For decades now, Doctor Who has been a staple of the science fiction genre, drawing fans from all walks of life, much like other television shows of the genre like Star Trek, Star Wars, and Battlestar Galactica. Since its debut in 1963 on the BBC, Doctor Who has become a phenomenon in Britain and throughout the world, inspiring fans (or Whovians, as they are commonly known) to appear at conventions dressed as their favorite characters, as well as spawning spinoffs such as Torchwood and The Sarah Jane Adventures.
Now it seems the Doctor is making the leap from the small screen to the classroom. The Daily Orange reports that, although the course is not officially offered through Syracuse University, it will be taught by Anthony Rotolo, the director of the online masters in communications program at the S.I. Newhouse School of Public Communications. The Doctor Who course will be offered as an independent study course, available to any Syracuse University student in any college. Students enrolled in the course are able to petition the university to have the class count towards their degree requirements. Additionally, massive interest in the course has prompted Rotolo to offer the course free online for any interested Doctor Who fans.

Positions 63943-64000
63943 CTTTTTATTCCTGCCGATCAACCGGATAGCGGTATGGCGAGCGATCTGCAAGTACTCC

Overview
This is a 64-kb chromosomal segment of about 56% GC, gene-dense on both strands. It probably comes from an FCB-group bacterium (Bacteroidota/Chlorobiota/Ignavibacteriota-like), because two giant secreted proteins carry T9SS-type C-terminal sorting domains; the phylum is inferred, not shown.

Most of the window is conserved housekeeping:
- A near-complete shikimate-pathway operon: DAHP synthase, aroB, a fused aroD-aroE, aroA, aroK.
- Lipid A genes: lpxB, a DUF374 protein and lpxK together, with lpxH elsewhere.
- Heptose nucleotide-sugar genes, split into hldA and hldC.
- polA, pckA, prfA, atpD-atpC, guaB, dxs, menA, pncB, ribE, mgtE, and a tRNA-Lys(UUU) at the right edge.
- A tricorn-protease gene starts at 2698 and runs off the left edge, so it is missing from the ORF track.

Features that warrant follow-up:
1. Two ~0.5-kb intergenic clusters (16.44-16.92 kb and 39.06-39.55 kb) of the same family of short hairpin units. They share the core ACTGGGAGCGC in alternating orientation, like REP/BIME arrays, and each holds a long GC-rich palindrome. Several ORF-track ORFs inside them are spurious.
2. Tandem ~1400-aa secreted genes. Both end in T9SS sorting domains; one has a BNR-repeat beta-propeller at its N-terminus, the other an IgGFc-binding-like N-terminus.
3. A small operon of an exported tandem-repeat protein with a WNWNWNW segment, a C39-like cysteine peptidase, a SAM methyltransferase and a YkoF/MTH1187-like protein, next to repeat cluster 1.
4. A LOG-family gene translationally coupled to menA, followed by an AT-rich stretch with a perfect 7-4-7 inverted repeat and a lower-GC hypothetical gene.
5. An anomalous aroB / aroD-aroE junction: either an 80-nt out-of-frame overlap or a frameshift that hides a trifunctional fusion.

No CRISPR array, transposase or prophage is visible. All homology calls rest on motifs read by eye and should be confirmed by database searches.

“We’ve had registrations from the UK, Portugal, all around North America — those are just off the top of my head,” Rotolo said. “It’s overwhelming, but it’s excellent.”
To judge by the numbers, it may not be long before Syracuse University is compelled to add its official seal of approval to the Doctor Who course. Anthony Rotolo opened registration online for the Doctor Who course on October 26 and within 24 hours, over 100 students had listed to take the course. Those numbers swelled to 350 students enrolled to learn more about the Doctor within that 48 hour window. Rotolo said that, with 125 seats already confirmed, he expects the course to have a 200 student occupancy.
When asked about the appeal for him as an instructor, Rotolo replied, “Doctor Who has a very long legacy as one of the longest-running TV programs of all time. It gives us the ability to look at many different periods of post-war history and much of the mass media era.”
Having had a year to work out the curriculum, Rotolo plans to incorporate live screenings as well as social media interaction throughout the viewings of the Doctor Who episodes. College reports that the Doctor Who course will also reflect on the changes in media presentation since the debut of Doctor Who fifty-one years ago.
For more on Doctor Who, Whovians might be interested in an earlier article on Inquisitr, concerning the Season 9 cast.